The Office of Government Commerce has published guidance on whether public procurement rules should apply to development agreements. The guidance makes it clear that the rules will apply to many development agreements involving public bodies. Although the guidance considers when development agreements will be caught by the rules, it does not indicate which procurement route should be used.
This guide considers the routes available for public procurement projects. For more information about the OGC guidance, please see our separate Out-Law guide.
It is important to decide whether you are dealing with a public works contract or a public works concession. Most development schemes involve the delivery of some public works. For this reason, development agreements may be categorised as public works contracts. However, it could be beneficial to consider whether a scheme can be categorised as a concession – although note this route did not receive endorsement in the Müller case. Although public works concessions must be brought to the attention of interested parties by being advertised in the Official Journal of the European Union (OJEU) in the same way as contracts, the tender process is less restrictive. This means the contracting authorities will have greater freedom to devise a process that suits their requirements.
Put simply, a public works concession is a form of public works contract under which the consideration given by the contracting authority consists of, or includes, the grant of a right to exploit the work to be carried out under the contract - for example, a toll bridge. It could be argued that a contracting authority is granting a public works concession where a developer constructs the scheme and sells it on to an investor or lets it while the contracting authority continues to own the land on which it was built.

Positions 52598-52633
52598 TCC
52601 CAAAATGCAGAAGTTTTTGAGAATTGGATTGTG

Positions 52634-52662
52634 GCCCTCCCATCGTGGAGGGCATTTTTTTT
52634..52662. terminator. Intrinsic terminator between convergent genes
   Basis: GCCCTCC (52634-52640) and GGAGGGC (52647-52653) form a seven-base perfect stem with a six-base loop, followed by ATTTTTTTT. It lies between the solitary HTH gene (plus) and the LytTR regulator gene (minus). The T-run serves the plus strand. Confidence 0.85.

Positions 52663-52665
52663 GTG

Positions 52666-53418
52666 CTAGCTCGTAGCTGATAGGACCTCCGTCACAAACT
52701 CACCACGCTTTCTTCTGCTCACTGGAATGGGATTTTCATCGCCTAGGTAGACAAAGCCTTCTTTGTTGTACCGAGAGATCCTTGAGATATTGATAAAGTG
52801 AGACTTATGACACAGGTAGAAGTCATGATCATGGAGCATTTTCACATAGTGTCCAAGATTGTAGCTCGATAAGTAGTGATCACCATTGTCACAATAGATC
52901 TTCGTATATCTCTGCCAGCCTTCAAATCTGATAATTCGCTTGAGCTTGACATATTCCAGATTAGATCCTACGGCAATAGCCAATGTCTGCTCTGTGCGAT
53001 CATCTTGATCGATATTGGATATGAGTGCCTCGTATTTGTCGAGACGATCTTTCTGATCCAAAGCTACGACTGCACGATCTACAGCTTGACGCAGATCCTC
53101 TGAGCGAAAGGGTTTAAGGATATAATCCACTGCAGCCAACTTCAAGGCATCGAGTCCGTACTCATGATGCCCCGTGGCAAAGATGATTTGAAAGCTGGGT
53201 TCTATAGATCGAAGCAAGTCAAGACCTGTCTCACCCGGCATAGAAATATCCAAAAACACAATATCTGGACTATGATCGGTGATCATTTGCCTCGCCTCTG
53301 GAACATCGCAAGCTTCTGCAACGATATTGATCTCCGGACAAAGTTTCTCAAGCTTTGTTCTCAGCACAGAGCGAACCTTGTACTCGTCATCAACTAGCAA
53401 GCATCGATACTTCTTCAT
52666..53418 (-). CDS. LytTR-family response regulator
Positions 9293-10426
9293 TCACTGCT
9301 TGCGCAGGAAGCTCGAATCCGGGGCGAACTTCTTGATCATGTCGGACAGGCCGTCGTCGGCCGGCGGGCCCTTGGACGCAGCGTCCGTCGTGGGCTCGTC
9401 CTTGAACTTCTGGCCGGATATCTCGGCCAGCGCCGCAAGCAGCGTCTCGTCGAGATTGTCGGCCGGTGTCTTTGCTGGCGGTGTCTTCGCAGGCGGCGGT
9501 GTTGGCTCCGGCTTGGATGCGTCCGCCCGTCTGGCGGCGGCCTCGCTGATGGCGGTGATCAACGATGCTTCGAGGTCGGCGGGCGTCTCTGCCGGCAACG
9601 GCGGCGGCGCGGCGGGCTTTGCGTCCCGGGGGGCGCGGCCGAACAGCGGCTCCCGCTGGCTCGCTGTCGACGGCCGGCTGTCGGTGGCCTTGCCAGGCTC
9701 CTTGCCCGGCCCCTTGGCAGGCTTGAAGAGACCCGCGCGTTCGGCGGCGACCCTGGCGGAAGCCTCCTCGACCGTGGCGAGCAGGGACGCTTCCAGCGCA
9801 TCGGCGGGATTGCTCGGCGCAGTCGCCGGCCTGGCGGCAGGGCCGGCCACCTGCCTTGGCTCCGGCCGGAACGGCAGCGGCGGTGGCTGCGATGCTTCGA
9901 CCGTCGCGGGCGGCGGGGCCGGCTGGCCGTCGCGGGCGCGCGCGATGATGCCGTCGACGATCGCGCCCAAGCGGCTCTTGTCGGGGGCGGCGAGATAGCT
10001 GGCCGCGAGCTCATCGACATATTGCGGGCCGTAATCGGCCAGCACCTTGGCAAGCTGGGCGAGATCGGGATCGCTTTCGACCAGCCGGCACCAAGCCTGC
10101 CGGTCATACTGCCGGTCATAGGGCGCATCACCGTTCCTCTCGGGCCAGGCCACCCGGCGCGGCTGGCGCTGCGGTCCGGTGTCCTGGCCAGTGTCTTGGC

Public works contracts
Contracting authorities must select one of the following procedures to procure a public works contract:
- the restricted procedure;
- the negotiated procedure;
- competitive dialogue.
All must be advertised in the OJEU and the contracting authority must follow a detailed set of rules until the contract is awarded.
The restricted procedure does not allow for negotiations with bidders, so it is suitable only for straightforward development agreements where the end product has been specified. Both the negotiated procedure and competitive dialogue can be used to negotiate complex contracts with bidders, but strict conditions must be followed. The key difference between them lies in when negotiations can take place.
A negotiated tender procedure has no fixed requirement for a final tender, so contracting authorities can continue to negotiate under the project is completed. However, the public procurement rules state that this procedure should only be used in exceptional circumstances where competitive dialogue is not appropriate.
Competitive dialogue was introduced to reduce reliance on the negotiated tender procedure. It requires that negotiations take place before the developer submits its final tender. After the tender is submitted, clarification or fine-tuning will be permitted only where modifications are insubstantial and there is no risk of distorting competition or discriminating between bidders. In practice, this means that contracting authorities will expect all the key terms of a transaction to be settled – or, at the very least, for there to be clear mechanisms to settle any outstanding issues - before closing the dialogue.